Freedom of the press a right? As it turns out–yes

The prosecution presented its case against John Hueston and Brett Hueston of The Aylmer Express in the Ontario Court of Justice in St. Thomas, Wednesday, Aug. 15, alleging the two journalists obstructed Ontario Provincial Police by refusing to obey orders to stop taking pictures and leave the scene of a fatal car’s plunge into Lake Erie on June 24, 2017.

Two Ontario Provincial Police officers, including Elgin OPP Commander Inspector Brad Fishleigh, insisted under questioning from defence lawyer Gord Cudmore that while “freedom of expression” was protected under the Canadian Charter of Rights and Freedoms, “freedom of the press” wasn’t enshrined in that document, and had limits.

However, after Insp. Fishleigh concluded his testimony, Judge Glen Donald read from the Charter, and it specifically mentioned “freedom of the press and other media of communications” as being protected.

He also noted that he offered that information for the public’s education, and doing so was not an indication that he had already decided the case.

The prosecution rested its case at the end of the day, and the trial is to resume with the defence on Monday, Sept. 10, at 9:30 p.m.

Complete coverage in the Aug. 22 Express.

  • Freedom to express an opinion is everyone’s right. What the opinion is… can determine the correctness of the “opiner” and the publics opinion of her|him

  • Your Aylmer Express Journalists should be applauded for their efforts to bring the details of tragedies to the public independent to the official news releases provided by police. It is absolutely paramount that this independent reporting exist in a democratic society.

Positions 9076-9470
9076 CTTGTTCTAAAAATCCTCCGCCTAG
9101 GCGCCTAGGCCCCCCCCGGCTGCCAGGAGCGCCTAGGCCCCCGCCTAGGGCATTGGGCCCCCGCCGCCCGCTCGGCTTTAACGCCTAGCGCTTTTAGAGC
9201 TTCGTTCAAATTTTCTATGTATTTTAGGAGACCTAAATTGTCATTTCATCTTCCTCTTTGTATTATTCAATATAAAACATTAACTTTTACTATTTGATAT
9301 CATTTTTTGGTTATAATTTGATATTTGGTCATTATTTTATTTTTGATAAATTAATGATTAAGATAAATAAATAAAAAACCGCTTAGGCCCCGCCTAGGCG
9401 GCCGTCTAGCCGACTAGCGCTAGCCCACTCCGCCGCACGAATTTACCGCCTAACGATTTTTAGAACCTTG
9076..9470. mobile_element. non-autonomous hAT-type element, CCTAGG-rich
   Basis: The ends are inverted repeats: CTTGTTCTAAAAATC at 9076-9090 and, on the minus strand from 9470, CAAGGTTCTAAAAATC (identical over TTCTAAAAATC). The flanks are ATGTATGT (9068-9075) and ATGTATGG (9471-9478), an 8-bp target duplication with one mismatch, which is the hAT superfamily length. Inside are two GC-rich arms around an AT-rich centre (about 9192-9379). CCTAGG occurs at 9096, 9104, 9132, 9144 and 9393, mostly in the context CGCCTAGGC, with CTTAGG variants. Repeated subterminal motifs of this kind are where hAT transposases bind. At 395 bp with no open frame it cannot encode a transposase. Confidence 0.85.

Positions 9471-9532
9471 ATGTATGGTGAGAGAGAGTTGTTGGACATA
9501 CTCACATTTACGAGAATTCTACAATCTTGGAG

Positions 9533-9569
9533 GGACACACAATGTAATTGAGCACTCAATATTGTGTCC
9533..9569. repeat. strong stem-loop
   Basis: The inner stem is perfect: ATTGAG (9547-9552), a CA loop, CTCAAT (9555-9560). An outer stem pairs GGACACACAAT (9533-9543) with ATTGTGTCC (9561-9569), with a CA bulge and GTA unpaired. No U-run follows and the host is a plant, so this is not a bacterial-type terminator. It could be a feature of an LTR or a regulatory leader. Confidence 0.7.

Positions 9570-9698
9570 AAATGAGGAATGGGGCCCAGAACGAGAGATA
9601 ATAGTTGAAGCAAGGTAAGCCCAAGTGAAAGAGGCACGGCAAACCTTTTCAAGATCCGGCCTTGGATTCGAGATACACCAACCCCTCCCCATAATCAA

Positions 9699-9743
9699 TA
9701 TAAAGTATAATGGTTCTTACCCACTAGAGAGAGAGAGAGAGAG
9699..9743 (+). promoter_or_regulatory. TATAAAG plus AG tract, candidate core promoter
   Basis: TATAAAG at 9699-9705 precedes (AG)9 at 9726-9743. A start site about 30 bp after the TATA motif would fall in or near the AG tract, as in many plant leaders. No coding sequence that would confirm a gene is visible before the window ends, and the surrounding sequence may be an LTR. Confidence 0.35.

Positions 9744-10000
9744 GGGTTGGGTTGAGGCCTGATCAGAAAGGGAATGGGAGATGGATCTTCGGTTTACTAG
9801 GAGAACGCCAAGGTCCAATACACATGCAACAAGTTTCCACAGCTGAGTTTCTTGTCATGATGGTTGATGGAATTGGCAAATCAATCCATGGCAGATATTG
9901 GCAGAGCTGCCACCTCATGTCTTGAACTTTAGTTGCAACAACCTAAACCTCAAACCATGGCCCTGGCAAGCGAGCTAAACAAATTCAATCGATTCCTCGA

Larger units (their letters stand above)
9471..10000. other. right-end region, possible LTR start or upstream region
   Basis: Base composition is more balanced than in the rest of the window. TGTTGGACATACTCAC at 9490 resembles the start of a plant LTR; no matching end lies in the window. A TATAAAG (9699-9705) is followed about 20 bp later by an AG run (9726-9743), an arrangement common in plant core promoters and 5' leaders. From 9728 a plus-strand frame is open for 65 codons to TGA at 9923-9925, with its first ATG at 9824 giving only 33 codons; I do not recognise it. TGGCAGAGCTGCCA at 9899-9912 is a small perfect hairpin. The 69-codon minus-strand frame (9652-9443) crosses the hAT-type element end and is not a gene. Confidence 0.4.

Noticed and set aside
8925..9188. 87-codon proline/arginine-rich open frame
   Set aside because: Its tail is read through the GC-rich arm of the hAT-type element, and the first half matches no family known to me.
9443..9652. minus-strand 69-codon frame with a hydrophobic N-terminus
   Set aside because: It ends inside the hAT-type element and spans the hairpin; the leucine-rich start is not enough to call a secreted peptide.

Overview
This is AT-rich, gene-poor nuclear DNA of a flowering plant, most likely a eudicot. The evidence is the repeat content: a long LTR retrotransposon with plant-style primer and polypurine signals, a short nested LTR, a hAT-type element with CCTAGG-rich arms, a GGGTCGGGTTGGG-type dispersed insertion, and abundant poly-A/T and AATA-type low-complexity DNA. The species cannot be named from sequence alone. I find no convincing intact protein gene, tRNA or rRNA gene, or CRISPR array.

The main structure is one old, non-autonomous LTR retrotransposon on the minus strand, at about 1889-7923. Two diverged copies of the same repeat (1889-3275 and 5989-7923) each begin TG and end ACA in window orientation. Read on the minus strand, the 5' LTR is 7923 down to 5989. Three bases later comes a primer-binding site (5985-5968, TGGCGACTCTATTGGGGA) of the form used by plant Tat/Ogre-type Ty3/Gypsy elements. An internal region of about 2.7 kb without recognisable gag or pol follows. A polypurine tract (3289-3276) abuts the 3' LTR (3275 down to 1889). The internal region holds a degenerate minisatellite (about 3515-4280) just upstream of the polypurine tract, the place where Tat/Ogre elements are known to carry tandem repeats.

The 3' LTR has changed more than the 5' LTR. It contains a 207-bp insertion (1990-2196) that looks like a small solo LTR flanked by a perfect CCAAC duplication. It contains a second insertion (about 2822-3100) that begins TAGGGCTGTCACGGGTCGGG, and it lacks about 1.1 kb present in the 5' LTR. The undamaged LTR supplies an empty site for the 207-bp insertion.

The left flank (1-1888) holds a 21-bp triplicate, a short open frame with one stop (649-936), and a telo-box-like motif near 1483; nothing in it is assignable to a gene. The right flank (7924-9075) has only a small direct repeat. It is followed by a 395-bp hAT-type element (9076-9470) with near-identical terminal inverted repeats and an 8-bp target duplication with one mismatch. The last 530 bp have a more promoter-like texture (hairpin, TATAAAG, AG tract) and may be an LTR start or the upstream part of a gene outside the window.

Specific the case at hand, the information provided by the police about how the deceased came to drive off the cliff at the end of Springfield Road was confusing at best as the timing of the reported events did not appear to match the laws of physics. For that reason alone it was crucial that the Aylmer Express Journalists be at hand to observe the police operations so that an independent reporting of the facts was provided. In a scenario where it was not clear whether police played a role in chasing the deceased’s vehicle the police could not be viewed as independent parties and may have been found responsible for the consequence. In that vein the independent reporting of the tragedy was absolutely crucial. Beyond that, Google Maps views of the site indicated that a mandatory Checkerboard sign (WA-8) sign was required for the end of the road but did not appear to exist. Without proper notification that the road was ending a driver could drive off a cliff in the reported manner. Whether that sign had been installed prior to the tragedy was something that should have been revealed. If it had not been installed then it was clearly material evidence in determining how and why the tragedy occurred.